I primarily do my grocery shopping at a now that focuses on GOOD national brands as much as possible, and offers a large variety of mostly organic produce - local when in season, and other local products from bread to honey to maple syrup to local jarred pasta sauce. Am I spending more on my groceres? Probably, yes, but am also saving as I quit buying things like boneless/skinless chicken breasts and went to alternative cuts, and my health is better as I quit buying processed stuff and, at this store, have organic meat, bison, wild-caught fish, food in BPA-free cans when possible, and am supporting a locally-owned grocery stocking locally-made products. I feel much happier shopping and eating this way than I did filling up my cart with a cereal I bought only because I had a coupon, and BOGO cheap, nasty steak.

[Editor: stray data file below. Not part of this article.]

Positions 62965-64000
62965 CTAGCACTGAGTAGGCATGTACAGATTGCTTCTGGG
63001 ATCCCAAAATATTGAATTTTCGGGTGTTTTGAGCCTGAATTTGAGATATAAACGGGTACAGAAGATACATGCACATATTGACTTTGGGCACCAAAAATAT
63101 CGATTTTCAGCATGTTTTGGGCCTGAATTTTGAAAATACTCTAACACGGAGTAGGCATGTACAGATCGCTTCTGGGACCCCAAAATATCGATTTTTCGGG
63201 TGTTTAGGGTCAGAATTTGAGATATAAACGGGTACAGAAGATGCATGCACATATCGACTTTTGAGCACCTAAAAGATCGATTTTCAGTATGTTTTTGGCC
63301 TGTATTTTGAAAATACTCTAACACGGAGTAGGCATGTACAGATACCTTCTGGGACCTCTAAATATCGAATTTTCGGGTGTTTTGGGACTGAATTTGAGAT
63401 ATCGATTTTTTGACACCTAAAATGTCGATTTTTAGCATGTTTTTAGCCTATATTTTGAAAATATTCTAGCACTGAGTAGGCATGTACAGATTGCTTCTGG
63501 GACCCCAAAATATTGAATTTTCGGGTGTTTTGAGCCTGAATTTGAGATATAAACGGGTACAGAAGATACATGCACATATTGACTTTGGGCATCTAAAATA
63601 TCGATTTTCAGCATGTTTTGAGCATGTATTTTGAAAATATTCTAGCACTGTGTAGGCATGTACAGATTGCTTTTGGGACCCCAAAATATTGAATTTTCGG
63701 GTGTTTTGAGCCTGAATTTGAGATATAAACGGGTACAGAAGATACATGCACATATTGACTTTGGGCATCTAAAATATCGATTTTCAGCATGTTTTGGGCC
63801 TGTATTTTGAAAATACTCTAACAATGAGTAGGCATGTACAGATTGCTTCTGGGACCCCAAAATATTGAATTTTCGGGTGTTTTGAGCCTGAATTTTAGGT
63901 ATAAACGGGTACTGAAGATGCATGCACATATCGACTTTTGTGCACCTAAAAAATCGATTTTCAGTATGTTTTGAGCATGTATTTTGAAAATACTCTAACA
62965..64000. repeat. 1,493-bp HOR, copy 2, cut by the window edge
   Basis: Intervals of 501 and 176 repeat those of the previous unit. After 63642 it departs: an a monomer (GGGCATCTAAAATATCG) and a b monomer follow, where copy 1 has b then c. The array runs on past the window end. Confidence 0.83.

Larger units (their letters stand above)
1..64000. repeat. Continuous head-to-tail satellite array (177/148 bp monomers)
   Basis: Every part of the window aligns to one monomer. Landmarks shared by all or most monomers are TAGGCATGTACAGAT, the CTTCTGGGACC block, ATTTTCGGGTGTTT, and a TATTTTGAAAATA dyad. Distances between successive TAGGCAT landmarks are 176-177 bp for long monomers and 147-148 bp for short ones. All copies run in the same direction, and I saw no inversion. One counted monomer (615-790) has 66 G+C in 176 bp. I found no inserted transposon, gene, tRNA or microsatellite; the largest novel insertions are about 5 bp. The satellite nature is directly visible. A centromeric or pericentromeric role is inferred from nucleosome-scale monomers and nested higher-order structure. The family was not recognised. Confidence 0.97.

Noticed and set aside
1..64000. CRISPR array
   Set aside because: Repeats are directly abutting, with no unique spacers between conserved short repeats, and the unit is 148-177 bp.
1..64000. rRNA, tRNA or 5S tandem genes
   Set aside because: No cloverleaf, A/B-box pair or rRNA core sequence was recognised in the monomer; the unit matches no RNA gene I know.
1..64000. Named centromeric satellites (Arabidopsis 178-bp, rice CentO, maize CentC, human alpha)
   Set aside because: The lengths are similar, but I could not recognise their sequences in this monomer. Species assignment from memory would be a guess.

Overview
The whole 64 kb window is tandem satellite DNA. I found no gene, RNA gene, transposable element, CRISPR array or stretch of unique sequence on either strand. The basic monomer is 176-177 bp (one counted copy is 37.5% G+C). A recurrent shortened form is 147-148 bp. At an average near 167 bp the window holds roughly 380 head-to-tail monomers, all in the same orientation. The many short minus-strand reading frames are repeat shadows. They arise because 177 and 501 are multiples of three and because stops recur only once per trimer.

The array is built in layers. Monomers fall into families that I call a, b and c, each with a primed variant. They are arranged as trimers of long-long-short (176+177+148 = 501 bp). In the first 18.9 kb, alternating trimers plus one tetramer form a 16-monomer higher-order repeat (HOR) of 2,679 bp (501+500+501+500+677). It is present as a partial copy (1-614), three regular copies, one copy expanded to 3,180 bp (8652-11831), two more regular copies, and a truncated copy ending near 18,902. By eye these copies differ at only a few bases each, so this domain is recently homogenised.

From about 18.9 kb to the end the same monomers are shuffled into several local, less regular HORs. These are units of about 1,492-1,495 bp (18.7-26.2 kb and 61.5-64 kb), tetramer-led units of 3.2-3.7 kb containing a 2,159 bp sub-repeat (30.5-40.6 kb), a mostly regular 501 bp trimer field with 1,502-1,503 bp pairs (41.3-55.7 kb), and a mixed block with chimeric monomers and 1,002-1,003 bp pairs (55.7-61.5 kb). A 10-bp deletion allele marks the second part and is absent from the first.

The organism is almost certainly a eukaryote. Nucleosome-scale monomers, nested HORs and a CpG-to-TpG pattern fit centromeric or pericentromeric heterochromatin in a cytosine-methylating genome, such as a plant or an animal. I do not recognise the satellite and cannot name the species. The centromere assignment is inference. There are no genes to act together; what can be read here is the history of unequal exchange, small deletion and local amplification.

1. There is also the issue of loyalty programs that will get you the benefit of any coupon offer automatically if you enter your account number. I think that concept will eventually kill the dead-tree stuff. And there are reasons for stores to adapt that concept in that it makes it easier to track behavior for the purpose of predictive modeling.

            13 Replies
            1. re: nocharge

              Our Safeways have the ability to load coupons on your card, which is a pain.
              If I have my card, all discounts should apply without me spending the time on my computer.
              Also, the in-store weekly coupons in the circular are the size of your thumb.

              1. re: monavano